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  21. Review of "Truth". [REVIEW]Benjamin W. Jarvis - 2013 - Essays in Philosophy 14 (2):13.
  22. Deflationism and the Invisible Power of Truth.Andrea Strollo - 2013 - Dialectica 67 (4):521-543.
    In recent decades deflationary theories of truth have been challenged with a technical argument based on the notion of conservativeness. In this paper, I shall stress that conservative extensions of theories and expandability of their models are not equivalent notions. Then, I shall argue that the deflationary thesis of the unsubstantiality of truth is better understood as leveraging on the stronger notion of expandability of models. Once expandability is involved in the argument, some notable consequences follow: the strategy proposed by (...)
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  23. Challenges to Deflationary Theories of Truth.Bradley Armour-Garb - 2012 - Philosophy Compass 7 (4):256-266.
    In this paper, I address some of the chief challenges, or problems, for Deflationary Theories of Truth, viz., the Generalization Problem, the Conservativeness Argument, and the Success Argument.
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  24. Deflationism (About Theories of Truth).Bradley Armour-Garb - 2012 - Philosophy Compass 7 (4):267-277.
    In this article, I provide a general account of deflationism. After doing so, I turn to truth-defla- tionism, where, after first describing some of the species, I highlight some challenges for those who wish to adopt it.
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  25. Mainstream Semantics + Deflationary Truth.Alexis Burgess - 2011 - Linguistics and Philosophy 34 (5):397-410.
    Recent philosophy of language has been profoundly impacted by the idea that mainstream, model-theoretic semantics is somehow incompatible with deflationary accounts of truth and reference. The present article systematizes the case for incompatibilism, debunks circularity and “modal confusion” arguments familiar in the literature, and reconstructs the popular thought that truth-conditional semantics somehow “presupposes” a correspondence theory of truth as an inference to the best explanation. The case for compatibilism is closed by showing that this IBE argument fails to rule out (...)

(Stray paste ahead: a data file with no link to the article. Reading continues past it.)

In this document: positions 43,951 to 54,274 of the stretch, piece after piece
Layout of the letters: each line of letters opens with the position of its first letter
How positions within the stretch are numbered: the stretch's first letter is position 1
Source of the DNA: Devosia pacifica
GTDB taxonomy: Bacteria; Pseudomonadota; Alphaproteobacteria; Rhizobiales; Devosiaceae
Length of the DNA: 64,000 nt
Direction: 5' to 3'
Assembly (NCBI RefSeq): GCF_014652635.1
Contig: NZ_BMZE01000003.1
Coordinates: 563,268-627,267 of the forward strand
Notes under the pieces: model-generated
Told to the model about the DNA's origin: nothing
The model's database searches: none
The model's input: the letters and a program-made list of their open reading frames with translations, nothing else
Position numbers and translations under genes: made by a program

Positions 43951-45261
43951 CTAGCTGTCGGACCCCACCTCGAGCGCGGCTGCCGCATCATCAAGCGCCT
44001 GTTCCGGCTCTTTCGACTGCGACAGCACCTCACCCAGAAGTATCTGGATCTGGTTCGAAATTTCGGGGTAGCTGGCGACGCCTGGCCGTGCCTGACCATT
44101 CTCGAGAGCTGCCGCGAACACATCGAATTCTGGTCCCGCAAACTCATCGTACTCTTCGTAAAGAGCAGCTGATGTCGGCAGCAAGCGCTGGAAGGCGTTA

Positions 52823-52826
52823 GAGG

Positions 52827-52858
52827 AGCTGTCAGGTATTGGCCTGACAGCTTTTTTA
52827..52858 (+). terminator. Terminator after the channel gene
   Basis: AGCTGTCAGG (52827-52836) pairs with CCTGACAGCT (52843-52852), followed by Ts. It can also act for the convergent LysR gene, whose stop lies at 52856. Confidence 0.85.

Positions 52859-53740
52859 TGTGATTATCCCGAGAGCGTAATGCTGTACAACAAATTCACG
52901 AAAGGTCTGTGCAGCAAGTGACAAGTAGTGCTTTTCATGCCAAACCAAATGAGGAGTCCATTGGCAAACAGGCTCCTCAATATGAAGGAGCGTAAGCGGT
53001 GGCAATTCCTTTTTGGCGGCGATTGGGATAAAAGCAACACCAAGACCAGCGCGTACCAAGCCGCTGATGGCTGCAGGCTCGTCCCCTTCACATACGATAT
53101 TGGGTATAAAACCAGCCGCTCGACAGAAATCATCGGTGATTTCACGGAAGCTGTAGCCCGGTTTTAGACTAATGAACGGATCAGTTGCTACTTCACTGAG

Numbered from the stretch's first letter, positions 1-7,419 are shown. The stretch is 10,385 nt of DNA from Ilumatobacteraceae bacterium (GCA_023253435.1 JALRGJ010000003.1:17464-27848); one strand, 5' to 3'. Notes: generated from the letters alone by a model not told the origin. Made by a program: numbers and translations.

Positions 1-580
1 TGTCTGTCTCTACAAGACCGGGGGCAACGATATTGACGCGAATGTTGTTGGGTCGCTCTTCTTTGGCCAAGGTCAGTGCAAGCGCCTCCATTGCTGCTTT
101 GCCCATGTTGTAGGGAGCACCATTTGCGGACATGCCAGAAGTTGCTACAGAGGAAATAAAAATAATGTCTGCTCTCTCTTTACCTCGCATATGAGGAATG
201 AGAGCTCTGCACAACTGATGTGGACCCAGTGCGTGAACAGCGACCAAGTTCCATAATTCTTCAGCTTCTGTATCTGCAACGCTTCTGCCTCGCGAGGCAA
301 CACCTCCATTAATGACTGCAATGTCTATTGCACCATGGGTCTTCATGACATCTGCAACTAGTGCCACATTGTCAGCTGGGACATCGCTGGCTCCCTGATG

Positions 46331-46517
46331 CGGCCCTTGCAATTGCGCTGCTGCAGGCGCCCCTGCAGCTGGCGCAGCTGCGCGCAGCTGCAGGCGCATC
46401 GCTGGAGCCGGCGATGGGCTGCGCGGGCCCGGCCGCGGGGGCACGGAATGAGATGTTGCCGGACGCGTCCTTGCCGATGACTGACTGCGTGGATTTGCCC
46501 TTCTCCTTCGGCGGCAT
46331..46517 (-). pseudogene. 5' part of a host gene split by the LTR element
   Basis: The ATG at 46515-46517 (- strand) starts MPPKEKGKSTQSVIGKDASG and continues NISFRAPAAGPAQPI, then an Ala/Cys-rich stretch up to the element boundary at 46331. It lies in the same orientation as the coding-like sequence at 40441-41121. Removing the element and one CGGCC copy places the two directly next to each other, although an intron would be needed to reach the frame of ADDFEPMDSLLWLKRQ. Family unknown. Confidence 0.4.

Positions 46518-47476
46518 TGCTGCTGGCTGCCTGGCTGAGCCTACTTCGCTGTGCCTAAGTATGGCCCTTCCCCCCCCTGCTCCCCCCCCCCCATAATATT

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  26. Truth.Alexis G. Burgess & John P. Burgess - 2011 - Princeton University Press.
    This is a concise, advanced introduction to current philosophical debates about truth. A blend of philosophical and technical material, the book is organized around, but not limited to, the tendency known as deflationism, according to which there is not much to say about the nature of truth. In clear language, Burgess and Burgess cover a wide range of issues, including the nature of truth, the status of truth-value gaps, the relationship between truth and meaning, relativism and pluralism about truth, and (...)